10 Weird Medieval Medical Practices That Actually Work

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4. Cauterization Of Wounds

Photo credit: themedicinejournal.com

One of the much less fun methods of healing people that stems from the Middle Ages is the process of cauterization, which could be summed up as a rudimentary form of surgery. Cauterization was used for all types of things, not just men who had their arms chopped off on the battlefield. In those cases, they had to cauterize the remainder to keep the men from bleeding out in minutes. However, cauterization also treated infections and smaller injuries.

We have quite a lot of evidence of even these smaller types of cauterization, some less than 2.5 centimeters (1 in) in diameter. Cauterization is both extremely dangerous and effective in treating wounds, so it’s a bit of a double-edged sword.

Its effectiveness lies in its ability to stop bleeding and seal wounds. Its dangers stem from its changing of the chemical proteins in the flesh which can increase the likelihood and rapidity of infection at the site of injury.

While dangerous, if there’s little else around and immense blood loss is taking place, cauterization can definitely save a life, at least for a little while. However, this occurs at the expense of a possible infection growing underneath the cauterized tissue and spreading rapidly.[7]

The means of cauterization depended on the site and the injury being treated. Sometimes, a flat surface would be used. At other times, a red-hot poker would be stuffed into the location of the wound to cauterize even the inside. There’s no doubt that the patient had to be held down while this happened.

3. The Catheter

Photo credit: Mikael Häggstrom

The catheter was a medieval treatment most commonly used for bladder infections that would stop up the urinary tract, disallowing the flow of urine outside of the body. The old-fashioned catheter was a long, pointed, metal object that you hoped was clean before it was shoved inside you and wrestled around until the obstruction was cleared.

The catheters were curved to follow the natural course of the urethra up into the body. Typically, several people would hold a patient down while the surgeon inserted the catheter into the person’s body and try to clear the obstruction. Ouch.

The old-style catheters actually worked, just nowhere near as effectively as today’s catheters that more closely resemble straws and seek to channel the fluid out of the body rather than clearing the obstruction with brute force.[8]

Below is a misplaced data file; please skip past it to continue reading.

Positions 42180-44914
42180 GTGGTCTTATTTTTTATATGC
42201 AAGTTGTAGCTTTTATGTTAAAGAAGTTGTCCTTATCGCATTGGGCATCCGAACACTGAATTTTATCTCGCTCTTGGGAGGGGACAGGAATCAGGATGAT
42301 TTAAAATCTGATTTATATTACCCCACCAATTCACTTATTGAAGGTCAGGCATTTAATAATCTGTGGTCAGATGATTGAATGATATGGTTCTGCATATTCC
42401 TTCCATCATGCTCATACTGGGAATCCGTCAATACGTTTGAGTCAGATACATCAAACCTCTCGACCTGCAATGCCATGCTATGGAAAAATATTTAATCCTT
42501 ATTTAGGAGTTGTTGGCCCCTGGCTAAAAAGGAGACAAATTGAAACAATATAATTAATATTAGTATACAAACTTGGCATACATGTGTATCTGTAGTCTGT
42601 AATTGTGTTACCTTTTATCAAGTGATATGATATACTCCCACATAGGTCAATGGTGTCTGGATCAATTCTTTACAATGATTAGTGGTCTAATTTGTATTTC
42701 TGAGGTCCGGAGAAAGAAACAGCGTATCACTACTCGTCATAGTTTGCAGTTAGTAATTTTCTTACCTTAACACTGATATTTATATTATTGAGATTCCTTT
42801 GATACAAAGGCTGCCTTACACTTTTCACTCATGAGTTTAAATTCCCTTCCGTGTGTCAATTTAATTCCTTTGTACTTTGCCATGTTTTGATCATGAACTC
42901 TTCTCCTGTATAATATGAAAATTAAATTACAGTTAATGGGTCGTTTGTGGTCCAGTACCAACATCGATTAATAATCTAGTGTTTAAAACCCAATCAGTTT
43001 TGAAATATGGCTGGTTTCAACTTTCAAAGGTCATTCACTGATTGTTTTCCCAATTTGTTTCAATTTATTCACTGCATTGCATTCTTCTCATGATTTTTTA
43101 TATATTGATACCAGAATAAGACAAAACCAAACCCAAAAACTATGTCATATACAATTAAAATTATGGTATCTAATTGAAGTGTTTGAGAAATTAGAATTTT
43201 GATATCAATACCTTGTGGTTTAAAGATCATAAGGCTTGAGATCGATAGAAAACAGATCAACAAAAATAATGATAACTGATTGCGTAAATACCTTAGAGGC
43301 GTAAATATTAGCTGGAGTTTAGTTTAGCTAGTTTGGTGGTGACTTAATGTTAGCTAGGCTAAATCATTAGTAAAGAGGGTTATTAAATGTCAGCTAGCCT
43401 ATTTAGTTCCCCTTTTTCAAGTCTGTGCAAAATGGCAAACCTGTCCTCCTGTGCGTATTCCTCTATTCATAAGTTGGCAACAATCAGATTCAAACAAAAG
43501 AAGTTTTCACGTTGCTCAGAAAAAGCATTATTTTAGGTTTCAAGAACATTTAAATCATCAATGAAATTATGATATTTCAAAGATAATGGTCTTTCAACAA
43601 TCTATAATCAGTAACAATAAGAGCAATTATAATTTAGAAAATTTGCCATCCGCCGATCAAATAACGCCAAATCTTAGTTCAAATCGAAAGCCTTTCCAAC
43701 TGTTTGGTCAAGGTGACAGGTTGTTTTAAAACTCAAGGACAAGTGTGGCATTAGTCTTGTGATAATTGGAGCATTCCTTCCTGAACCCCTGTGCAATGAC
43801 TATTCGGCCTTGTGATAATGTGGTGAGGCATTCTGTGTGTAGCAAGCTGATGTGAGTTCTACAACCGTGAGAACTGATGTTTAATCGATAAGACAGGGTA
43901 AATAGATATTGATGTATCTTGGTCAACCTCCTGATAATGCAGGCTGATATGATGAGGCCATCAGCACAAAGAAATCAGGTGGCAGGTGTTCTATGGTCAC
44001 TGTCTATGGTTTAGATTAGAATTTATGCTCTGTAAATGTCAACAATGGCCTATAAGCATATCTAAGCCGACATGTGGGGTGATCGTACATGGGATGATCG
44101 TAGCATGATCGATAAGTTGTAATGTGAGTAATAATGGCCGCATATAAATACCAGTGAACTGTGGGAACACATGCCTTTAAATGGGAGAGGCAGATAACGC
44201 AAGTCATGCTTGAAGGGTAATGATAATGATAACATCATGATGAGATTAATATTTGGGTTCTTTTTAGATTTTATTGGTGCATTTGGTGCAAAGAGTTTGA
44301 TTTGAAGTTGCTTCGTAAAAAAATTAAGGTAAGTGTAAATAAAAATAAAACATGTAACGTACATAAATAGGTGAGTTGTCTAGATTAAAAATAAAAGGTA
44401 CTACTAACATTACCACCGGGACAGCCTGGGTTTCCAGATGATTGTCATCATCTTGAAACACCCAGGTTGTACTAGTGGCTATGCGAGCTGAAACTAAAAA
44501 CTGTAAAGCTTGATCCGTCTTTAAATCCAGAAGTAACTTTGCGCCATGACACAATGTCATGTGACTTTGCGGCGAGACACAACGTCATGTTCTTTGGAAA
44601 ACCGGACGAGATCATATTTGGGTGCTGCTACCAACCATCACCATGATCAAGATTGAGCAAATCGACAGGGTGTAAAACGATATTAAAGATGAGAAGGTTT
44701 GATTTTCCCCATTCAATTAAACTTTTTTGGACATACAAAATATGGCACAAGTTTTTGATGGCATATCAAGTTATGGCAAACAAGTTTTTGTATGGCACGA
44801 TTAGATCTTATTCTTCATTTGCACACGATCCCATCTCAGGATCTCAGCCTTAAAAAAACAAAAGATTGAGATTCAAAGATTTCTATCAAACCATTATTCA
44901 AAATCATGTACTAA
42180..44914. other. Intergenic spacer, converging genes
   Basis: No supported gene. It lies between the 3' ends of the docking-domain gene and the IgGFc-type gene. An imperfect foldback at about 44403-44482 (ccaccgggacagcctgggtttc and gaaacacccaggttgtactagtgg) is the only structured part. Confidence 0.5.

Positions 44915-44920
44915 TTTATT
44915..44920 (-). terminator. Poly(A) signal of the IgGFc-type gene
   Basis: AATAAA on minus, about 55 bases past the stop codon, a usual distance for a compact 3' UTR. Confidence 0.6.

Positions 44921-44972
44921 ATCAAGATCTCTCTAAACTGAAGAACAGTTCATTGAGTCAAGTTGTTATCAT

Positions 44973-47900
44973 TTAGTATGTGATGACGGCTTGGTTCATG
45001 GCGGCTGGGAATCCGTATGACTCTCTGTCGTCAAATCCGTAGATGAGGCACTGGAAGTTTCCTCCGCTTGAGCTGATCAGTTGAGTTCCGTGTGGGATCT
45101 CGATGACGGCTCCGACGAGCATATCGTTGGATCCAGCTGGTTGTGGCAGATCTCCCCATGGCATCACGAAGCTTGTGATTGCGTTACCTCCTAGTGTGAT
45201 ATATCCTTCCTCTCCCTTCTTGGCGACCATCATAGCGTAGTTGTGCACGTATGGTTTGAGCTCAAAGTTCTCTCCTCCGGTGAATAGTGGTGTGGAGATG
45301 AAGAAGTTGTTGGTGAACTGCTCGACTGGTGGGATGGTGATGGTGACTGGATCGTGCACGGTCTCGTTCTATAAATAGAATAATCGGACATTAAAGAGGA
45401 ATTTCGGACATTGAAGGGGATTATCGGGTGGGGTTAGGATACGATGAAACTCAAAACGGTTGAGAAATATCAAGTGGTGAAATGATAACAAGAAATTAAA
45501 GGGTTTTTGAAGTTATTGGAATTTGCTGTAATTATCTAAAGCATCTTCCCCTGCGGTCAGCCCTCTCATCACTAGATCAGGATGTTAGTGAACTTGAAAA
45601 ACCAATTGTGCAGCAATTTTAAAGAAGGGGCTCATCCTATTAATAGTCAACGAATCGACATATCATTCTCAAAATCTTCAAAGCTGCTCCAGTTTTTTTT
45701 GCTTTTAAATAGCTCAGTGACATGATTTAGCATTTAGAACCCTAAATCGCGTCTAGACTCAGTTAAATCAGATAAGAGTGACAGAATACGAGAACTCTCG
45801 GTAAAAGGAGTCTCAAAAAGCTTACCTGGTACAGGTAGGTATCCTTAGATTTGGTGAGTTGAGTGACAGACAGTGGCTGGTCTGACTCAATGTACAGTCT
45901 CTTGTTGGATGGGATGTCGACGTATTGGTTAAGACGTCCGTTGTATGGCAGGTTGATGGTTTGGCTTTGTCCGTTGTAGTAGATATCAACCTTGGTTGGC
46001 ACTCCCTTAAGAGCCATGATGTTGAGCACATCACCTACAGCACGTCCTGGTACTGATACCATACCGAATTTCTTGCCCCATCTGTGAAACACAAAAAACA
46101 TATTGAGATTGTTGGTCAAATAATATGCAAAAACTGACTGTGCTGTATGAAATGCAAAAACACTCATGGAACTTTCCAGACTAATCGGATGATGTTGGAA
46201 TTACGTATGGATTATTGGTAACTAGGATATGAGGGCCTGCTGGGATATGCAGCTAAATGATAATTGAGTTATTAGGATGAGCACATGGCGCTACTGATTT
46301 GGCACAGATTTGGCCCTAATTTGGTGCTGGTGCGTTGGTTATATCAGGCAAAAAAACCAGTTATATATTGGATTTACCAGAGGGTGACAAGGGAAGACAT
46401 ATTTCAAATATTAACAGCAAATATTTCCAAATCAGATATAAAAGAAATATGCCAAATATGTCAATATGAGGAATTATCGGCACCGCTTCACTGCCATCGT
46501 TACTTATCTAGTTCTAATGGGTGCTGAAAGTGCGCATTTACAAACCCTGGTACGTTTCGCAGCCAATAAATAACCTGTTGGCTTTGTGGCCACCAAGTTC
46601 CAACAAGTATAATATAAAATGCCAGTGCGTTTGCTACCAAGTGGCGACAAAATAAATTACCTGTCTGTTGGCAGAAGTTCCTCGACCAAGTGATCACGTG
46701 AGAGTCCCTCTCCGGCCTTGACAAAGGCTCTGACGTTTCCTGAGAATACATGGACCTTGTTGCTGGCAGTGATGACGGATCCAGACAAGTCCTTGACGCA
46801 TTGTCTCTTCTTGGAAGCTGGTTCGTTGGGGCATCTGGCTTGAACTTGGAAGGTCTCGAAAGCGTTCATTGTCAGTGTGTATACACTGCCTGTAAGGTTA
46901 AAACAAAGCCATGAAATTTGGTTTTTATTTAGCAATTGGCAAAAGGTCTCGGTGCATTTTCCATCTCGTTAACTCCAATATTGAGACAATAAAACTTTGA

2. Cataract Removal

Photo credit: ibtimes.co.uk

Cataract removal is nothing new as people have had issues with cataracts since, well, forever. Cataracts are a buildup of proteins in the eye causing cloudy spots and vision. In medieval times, the only option for removal was using a very sharp blade, similar to a scalpel, and the surgeon would simply cut them out.[9]

It should be noted here that surgeons of the day were typically barbers or engaged in some other profession. They just also happened to do surgery when needed. Barbers used blades, and surgeons used blades. Makes sense, right?

This is why barbershops still have the red-and-white signs where the two colors swirl around outside their establishments. Red represents the blood of surgery (or bloodletting), and white stands for the healing of the bandaged wound. In some places in America, this has been changed to red, white, and blue for obvious reasons.

Imagine it’s 1387 and you’re suffering from cataracts. So you go to your nearest barbershop and just hope that they’ve done enough surgeries to become moderately skilled as they plunge a scalpel toward your naked eye. This was obviously terrifying, but it was the best thing they had at the time. And it definitely worked as long as the person performing the task had a steady hand and was a good surgeon.

1. Hemorrhoids

For medieval Europeans, the treatment for battle wounds was cauterization. So it was only a matter of time before inquisitive minds found another use for the red-hot pokers they had lying around—the burning off of hemorrhoids. Yes, in the Middle Ages, they would actually burn off your hemorrhoids with one of the hot pokers that had just rested in a fire until it was glowing orange.

Of course, this meant that simply resting the heated metallic surface on the hemorrhoids would suffice if they were external. But if they were internal, the device might need to be inserted to clear the hemorrhoid.

Interestingly, this is still the hemorrhoid treatment today when creams and topical ointments fail. Many times, people will turn to laser surgery to remove the obstructions and end the pain or itchiness that stem from hemorrhoids.[10]

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